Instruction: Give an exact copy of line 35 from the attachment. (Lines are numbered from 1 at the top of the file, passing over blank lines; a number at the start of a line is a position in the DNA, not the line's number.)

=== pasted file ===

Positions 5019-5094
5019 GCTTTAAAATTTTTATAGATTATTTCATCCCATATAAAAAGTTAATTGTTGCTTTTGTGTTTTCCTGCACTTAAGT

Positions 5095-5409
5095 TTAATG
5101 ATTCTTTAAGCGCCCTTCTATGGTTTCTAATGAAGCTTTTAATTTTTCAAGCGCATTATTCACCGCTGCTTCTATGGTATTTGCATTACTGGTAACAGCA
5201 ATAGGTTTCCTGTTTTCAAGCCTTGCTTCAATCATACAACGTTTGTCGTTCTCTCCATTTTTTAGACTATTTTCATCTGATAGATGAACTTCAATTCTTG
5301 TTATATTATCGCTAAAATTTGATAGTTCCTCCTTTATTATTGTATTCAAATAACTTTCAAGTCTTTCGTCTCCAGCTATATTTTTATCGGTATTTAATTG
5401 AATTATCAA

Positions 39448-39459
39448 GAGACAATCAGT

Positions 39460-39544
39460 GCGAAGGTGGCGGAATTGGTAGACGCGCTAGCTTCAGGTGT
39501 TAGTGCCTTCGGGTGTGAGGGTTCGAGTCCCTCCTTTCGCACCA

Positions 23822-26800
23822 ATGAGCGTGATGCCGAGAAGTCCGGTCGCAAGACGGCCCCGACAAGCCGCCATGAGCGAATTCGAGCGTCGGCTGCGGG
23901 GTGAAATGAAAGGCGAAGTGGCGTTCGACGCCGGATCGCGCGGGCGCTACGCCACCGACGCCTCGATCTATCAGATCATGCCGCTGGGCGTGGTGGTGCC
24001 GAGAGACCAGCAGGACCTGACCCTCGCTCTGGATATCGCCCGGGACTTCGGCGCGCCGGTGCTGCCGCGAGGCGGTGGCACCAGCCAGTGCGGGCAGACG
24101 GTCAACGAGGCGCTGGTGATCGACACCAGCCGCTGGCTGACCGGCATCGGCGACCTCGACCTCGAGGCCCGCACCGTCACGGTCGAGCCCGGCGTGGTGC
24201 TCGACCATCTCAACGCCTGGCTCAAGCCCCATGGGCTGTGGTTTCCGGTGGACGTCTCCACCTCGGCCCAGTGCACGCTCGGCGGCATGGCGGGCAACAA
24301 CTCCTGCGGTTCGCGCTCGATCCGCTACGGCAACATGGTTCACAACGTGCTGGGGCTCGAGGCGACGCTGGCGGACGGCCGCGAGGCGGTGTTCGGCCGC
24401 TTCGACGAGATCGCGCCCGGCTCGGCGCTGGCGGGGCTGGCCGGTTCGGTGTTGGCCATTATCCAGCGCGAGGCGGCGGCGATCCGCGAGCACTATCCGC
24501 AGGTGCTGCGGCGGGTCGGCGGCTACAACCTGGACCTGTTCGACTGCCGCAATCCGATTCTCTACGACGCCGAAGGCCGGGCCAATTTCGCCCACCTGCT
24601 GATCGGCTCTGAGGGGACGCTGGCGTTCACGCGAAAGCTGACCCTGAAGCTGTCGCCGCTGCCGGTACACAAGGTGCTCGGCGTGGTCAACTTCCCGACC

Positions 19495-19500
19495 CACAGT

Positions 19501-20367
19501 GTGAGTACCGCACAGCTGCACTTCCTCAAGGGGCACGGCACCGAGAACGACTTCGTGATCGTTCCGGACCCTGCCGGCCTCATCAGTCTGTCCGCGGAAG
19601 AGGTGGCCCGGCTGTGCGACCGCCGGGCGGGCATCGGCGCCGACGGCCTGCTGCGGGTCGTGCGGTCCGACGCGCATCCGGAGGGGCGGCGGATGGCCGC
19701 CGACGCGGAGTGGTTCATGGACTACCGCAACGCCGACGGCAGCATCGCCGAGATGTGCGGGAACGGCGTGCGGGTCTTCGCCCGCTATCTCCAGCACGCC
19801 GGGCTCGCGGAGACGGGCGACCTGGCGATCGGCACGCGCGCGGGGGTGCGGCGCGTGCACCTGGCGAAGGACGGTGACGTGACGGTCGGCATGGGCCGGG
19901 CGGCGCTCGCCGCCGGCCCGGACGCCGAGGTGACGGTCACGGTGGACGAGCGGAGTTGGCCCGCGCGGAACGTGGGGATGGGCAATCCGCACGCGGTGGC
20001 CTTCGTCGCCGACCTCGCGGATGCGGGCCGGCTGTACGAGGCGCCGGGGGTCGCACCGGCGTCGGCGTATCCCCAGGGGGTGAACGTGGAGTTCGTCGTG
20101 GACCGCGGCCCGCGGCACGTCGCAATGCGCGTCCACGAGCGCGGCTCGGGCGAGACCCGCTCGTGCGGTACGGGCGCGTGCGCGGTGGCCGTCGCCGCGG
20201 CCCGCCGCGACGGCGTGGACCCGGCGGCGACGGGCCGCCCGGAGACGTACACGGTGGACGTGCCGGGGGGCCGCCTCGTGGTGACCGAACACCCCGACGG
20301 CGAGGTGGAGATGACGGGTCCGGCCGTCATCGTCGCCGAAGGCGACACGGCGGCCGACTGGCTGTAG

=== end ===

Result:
20301 CGAGGTGGAGATGACGGGTCCGGCCGTCATCGTCGCCGAAGGCGACACGGCGGCCGACTGGCTGTAG